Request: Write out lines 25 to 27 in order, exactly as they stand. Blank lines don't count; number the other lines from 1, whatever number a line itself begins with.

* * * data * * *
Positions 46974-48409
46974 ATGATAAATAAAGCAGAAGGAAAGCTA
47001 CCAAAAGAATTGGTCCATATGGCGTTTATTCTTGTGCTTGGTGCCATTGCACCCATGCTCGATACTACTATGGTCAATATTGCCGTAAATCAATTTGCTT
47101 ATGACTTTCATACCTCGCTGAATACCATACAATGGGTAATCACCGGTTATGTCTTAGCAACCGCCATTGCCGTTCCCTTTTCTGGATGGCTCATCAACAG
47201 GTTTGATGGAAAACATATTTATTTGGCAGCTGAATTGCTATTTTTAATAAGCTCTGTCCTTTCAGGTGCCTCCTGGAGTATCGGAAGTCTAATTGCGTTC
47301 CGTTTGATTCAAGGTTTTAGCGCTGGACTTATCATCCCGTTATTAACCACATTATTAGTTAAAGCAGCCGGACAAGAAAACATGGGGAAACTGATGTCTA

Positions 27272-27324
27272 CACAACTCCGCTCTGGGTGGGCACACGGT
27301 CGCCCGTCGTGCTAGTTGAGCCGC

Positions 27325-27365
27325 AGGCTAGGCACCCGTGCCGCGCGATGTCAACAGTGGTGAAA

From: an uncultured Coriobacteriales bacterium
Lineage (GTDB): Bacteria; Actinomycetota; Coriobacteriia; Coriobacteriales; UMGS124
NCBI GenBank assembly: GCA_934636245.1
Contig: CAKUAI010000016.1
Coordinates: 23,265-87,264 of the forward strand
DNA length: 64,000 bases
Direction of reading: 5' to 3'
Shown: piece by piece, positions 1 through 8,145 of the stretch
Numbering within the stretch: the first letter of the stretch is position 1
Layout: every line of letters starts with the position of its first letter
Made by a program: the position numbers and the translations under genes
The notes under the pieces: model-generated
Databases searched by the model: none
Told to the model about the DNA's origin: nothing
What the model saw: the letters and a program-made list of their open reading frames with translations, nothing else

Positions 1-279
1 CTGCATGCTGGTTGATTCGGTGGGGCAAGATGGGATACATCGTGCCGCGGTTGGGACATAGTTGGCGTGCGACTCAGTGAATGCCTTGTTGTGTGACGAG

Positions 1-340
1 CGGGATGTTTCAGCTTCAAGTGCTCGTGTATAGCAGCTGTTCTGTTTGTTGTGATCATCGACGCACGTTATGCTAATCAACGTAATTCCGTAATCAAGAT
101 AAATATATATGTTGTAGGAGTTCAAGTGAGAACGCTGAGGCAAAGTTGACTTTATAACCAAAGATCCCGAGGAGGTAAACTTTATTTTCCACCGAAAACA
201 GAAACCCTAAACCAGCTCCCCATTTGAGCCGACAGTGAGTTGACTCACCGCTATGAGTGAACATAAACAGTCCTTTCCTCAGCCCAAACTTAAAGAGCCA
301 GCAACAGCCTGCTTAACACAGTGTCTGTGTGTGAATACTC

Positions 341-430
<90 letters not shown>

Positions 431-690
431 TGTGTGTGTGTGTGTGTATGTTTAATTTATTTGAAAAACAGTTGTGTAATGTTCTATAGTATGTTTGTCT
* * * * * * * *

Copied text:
Told to the model about the DNA's origin: nothing
What the model saw: the letters and a program-made list of their open reading frames with translations, nothing else

Positions 1-279